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Chinese Bank Mulls Buying African Infrastructure Debts



  • Chinese Bank Mulls Buying African Infrastructure Debts

African governments could get access to more Chinese debt if a plan by a leading Chinese banking conglomerate to buy African infrastructure debts from the government succeeds.

The plan to buy the debts would start next year, repackage them into securities and then sell them to investors.

However, the new proposal could prove to be a poisoned chalice as it could mire African countries in more debt.

However, for Chinese financiers, developers and multilateral development financial institutions, this will offer further opportunities to make money from the continent.

The plan will see Hong Kong mortgage insurer Hong Kong Mortgage Corporation (HKMC) buy a diverse basket of infrastructure loans next year and explore the idea of “securitising” or repackaging them into securities for sale to investors, allowing it extra liquidity that it can loan out to finance more infrastructure projects.

“This initiative we believe will help ‘recycle’ commercial banks’ capital to be redeployed into other greenfield infrastructure projects, besides enabling wider capital markets participation in infrastructure development under the Road and Belt initiative,” said HKMC Greater China chief executive Helen Wong.

The thinking behind this, according to the country’s Monetary Authority, is to use Hong Kong’s recently set up Infrastructure Financing Facilitation Office to enhance the capacity of the investing and recipient countries in infrastructure financing and facilitate infrastructure investment and financing flows.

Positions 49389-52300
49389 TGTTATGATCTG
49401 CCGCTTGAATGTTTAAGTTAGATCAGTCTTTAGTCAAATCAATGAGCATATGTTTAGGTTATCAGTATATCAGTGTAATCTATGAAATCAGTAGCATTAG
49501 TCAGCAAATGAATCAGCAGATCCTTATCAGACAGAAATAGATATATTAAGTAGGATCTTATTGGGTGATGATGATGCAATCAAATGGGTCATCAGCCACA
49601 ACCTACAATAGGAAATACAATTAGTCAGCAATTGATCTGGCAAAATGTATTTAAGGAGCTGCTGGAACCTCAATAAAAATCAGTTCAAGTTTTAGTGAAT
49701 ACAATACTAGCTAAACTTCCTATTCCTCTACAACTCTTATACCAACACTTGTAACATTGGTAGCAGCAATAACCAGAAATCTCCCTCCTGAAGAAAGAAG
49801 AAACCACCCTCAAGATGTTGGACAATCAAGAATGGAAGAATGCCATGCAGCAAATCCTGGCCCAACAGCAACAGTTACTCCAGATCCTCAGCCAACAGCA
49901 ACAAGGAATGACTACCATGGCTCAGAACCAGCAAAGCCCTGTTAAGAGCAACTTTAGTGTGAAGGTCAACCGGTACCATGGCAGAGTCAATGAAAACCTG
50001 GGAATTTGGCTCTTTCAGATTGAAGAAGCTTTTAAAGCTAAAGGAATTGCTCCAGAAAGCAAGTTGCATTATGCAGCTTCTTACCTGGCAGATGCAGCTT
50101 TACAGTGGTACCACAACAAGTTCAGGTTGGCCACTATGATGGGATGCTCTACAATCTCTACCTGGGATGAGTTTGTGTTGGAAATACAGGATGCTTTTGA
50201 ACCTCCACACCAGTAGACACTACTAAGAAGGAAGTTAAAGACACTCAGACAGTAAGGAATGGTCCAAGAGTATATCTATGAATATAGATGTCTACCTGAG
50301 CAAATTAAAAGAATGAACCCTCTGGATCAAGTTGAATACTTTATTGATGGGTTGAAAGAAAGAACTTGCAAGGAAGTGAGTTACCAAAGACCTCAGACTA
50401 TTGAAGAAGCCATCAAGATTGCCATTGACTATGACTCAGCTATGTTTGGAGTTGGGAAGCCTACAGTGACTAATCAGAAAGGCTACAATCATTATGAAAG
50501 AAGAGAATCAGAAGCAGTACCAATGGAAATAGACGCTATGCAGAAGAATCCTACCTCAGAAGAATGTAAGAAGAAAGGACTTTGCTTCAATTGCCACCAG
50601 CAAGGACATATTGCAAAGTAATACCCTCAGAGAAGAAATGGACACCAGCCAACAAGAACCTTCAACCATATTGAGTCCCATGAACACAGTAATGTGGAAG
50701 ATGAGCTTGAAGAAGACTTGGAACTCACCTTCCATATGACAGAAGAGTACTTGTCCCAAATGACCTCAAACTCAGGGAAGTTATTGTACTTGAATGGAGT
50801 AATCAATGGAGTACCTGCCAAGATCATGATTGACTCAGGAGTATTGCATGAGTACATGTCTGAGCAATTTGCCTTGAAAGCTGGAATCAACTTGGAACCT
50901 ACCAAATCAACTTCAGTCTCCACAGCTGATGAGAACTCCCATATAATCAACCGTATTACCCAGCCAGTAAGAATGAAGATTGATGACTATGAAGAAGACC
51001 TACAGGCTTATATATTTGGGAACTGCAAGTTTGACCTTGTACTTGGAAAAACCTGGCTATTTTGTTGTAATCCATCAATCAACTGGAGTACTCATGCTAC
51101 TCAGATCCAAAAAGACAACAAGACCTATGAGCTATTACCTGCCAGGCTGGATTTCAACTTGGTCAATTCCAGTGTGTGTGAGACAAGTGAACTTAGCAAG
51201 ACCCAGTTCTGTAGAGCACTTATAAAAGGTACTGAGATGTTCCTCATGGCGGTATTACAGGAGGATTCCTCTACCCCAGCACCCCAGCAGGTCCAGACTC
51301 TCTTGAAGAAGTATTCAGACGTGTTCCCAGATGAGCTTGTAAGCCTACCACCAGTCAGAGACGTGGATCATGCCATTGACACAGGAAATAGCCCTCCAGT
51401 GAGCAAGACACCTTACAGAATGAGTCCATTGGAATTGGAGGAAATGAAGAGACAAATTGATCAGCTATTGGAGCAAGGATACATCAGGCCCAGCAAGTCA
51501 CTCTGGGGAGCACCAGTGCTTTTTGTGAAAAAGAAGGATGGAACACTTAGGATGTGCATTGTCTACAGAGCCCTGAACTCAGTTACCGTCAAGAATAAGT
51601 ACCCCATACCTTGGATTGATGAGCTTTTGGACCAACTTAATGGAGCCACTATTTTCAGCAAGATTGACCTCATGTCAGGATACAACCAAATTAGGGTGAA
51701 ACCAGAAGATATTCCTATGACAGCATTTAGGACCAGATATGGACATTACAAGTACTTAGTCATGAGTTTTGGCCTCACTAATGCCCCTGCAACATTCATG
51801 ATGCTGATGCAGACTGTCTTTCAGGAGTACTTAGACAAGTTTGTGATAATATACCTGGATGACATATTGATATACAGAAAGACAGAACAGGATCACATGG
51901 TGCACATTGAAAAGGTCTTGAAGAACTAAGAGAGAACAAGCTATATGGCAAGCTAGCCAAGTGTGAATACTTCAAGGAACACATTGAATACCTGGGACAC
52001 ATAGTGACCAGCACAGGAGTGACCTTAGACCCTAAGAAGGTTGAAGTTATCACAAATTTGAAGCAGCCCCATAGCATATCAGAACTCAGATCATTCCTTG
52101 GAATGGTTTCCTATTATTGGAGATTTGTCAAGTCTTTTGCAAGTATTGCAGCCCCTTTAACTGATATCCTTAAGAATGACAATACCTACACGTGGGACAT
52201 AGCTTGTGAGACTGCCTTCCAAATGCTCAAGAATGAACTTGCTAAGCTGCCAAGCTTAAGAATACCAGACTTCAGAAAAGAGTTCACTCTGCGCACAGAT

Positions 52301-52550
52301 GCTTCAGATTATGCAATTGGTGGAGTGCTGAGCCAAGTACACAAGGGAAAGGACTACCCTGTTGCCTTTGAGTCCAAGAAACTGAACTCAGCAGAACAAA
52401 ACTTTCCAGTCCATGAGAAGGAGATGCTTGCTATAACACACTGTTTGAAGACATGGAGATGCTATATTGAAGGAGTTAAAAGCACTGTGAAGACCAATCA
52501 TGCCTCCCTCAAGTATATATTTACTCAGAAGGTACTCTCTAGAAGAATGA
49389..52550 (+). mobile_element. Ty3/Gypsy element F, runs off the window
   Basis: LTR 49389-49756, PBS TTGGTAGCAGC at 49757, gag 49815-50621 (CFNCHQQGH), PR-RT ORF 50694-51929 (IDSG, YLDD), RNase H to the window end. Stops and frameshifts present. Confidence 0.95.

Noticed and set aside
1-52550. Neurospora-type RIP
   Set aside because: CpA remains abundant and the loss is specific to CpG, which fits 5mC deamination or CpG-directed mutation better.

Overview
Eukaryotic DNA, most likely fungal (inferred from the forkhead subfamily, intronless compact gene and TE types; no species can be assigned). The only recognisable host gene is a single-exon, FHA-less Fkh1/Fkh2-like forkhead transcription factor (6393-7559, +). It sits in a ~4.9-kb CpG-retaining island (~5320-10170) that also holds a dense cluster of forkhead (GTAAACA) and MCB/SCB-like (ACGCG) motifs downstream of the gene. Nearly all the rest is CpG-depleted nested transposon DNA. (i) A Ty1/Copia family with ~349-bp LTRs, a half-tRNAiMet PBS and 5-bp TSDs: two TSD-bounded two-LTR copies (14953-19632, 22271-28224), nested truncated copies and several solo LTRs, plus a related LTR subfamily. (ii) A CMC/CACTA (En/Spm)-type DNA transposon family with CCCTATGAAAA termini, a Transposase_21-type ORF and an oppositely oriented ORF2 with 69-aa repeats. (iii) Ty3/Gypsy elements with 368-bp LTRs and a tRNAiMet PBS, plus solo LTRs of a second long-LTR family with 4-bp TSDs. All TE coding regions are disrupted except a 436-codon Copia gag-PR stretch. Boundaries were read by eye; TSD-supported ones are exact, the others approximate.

“I am happy that the HKMC is now considering a new line of business of buying infrastructure loans for the purpose of securitisation. This is because new capital standards for banks do not make it attractive for them to hold on to these loans on a long-term basis, even though the projects at the brownfield stage are operating smoothly.

“I can see a good opportunity for banks to offload their loans to these long-term investors,” Norman Chan, chief executive of the Hong Kong Monetary Authority, said last week, adding that there are currently many investors, including insurance and pension funds, looking for less risky investments that can produce steady long-term cash flows.

The plan, which is still being developed, will see more than 90 firms including project developers or operators, commercial and investment banks, multilateral development financial institutions, asset owners and managers and professional service firms from Hong Kong, mainland China and overseas joining as partners.

Some of these firms already have current projects and infrastructure loans in the region, which puts the region’s debts into the basket set for “securitisation.”

The move will be a boon for infrastructure financiers as it will release illiquid assets back into the market, offering fresh capital injections for newer projects, which could allow for more funding opportunities for regional countries.

Latest data from the China-Africa Research Initiative at Johns Hopkins University shows regional economies owed China and its institutions more than $29.42 billion as at April this year in infrastructure loans, which have been tapped over the past 10 years to build transport, communication, manufacturing and energy sectors.